The Israeli planning system, like many other Western systems, is a regulatory system, meaning that statutory land-use plans are attempts at both setting long-term planning policy and defining planning rights. However, planning in Israel faces a growing gap between its official structure and what is actually implemented. Mainly, an inconsistency exists between the formal top-to-bottom approach of the system and the flexible dynamics that occur in practice. In this paper I focus on the prevalent local zoning amendment procedure and examine its background as well as its implications. Based on this, the paper claims that in Israel, the tension between certainty and flexibility in planning creates a spatially disturbed behavior, which actively tests the bans and limits of existing possibilities.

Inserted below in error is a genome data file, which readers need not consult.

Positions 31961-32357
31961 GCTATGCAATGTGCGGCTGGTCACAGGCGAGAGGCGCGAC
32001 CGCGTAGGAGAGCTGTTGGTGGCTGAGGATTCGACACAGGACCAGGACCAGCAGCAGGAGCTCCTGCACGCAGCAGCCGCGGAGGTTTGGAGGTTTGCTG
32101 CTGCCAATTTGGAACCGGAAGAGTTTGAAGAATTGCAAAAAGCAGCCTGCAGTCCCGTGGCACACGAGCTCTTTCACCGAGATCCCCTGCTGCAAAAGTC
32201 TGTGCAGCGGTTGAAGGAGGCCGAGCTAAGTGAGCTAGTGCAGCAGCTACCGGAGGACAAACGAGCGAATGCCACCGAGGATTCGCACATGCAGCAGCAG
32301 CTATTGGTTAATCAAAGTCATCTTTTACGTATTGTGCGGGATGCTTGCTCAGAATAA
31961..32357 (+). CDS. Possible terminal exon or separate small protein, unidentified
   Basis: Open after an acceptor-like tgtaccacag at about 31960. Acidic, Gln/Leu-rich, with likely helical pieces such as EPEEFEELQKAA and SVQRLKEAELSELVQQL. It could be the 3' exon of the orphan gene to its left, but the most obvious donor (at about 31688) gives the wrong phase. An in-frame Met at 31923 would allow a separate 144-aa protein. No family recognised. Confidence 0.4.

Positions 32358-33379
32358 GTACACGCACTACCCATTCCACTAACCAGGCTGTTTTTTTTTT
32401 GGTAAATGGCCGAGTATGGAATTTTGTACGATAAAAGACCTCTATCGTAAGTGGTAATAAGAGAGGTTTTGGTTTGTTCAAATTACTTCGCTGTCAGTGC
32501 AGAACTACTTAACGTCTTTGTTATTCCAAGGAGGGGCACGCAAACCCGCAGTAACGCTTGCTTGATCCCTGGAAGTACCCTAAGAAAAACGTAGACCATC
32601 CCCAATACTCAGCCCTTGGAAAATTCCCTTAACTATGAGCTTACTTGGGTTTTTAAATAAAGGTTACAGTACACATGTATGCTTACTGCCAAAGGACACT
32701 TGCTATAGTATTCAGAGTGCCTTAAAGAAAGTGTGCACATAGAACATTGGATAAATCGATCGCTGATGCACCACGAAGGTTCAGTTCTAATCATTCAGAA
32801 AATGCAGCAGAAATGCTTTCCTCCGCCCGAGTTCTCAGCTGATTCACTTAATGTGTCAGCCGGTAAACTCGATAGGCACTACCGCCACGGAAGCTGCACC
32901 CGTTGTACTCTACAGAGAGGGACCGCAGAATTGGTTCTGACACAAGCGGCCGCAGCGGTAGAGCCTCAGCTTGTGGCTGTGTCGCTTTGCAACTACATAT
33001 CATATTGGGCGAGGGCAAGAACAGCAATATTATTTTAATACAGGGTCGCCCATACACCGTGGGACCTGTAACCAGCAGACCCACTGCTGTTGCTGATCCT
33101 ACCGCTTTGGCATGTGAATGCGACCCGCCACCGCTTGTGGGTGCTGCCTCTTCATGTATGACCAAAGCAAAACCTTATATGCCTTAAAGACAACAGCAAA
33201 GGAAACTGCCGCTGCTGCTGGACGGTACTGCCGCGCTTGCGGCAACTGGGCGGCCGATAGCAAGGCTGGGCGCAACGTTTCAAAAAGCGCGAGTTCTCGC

ASJC Scopus subject areas
- Geography, Planning and Development
- Environmental Science (miscellaneous)